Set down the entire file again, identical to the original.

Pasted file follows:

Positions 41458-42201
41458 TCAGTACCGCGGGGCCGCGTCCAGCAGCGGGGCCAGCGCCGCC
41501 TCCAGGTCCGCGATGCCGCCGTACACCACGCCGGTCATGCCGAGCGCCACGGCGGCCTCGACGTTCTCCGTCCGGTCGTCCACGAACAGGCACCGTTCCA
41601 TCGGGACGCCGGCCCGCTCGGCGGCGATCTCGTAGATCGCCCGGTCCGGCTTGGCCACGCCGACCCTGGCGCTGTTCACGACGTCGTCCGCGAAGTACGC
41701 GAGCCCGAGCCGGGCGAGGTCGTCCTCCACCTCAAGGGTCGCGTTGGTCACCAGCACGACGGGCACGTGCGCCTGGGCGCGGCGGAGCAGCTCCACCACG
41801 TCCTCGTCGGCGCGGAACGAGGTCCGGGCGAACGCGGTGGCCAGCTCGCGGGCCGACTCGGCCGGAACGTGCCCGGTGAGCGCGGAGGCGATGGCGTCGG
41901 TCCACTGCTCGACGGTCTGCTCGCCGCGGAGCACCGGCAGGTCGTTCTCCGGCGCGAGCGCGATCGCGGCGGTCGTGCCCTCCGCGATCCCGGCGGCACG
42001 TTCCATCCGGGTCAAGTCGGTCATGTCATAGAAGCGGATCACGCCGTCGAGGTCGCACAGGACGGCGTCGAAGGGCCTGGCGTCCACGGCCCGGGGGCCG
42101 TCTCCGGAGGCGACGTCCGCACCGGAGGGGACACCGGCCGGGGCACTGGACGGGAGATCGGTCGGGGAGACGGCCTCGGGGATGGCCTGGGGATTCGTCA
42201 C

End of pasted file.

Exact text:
Positions 41458-42201
41458 TCAGTACCGCGGGGCCGCGTCCAGCAGCGGGGCCAGCGCCGCC
41501 TCCAGGTCCGCGATGCCGCCGTACACCACGCCGGTCATGCCGAGCGCCACGGCGGCCTCGACGTTCTCCGTCCGGTCGTCCACGAACAGGCACCGTTCCA
41601 TCGGGACGCCGGCCCGCTCGGCGGCGATCTCGTAGATCGCCCGGTCCGGCTTGGCCACGCCGACCCTGGCGCTGTTCACGACGTCGTCCGCGAAGTACGC
41701 GAGCCCGAGCCGGGCGAGGTCGTCCTCCACCTCAAGGGTCGCGTTGGTCACCAGCACGACGGGCACGTGCGCCTGGGCGCGGCGGAGCAGCTCCACCACG
41801 TCCTCGTCGGCGCGGAACGAGGTCCGGGCGAACGCGGTGGCCAGCTCGCGGGCCGACTCGGCCGGAACGTGCCCGGTGAGCGCGGAGGCGATGGCGTCGG
41901 TCCACTGCTCGACGGTCTGCTCGCCGCGGAGCACCGGCAGGTCGTTCTCCGGCGCGAGCGCGATCGCGGCGGTCGTGCCCTCCGCGATCCCGGCGGCACG
42001 TTCCATCCGGGTCAAGTCGGTCATGTCATAGAAGCGGATCACGCCGTCGAGGTCGCACAGGACGGCGTCGAAGGGCCTGGCGTCCACGGCCCGGGGGCCG
42101 TCTCCGGAGGCGACGTCCGCACCGGAGGGGACACCGGCCGGGGCACTGGACGGGAGATCGGTCGGGGAGACGGCCTCGGGGATGGCCTGGGGATTCGTCA
42201 C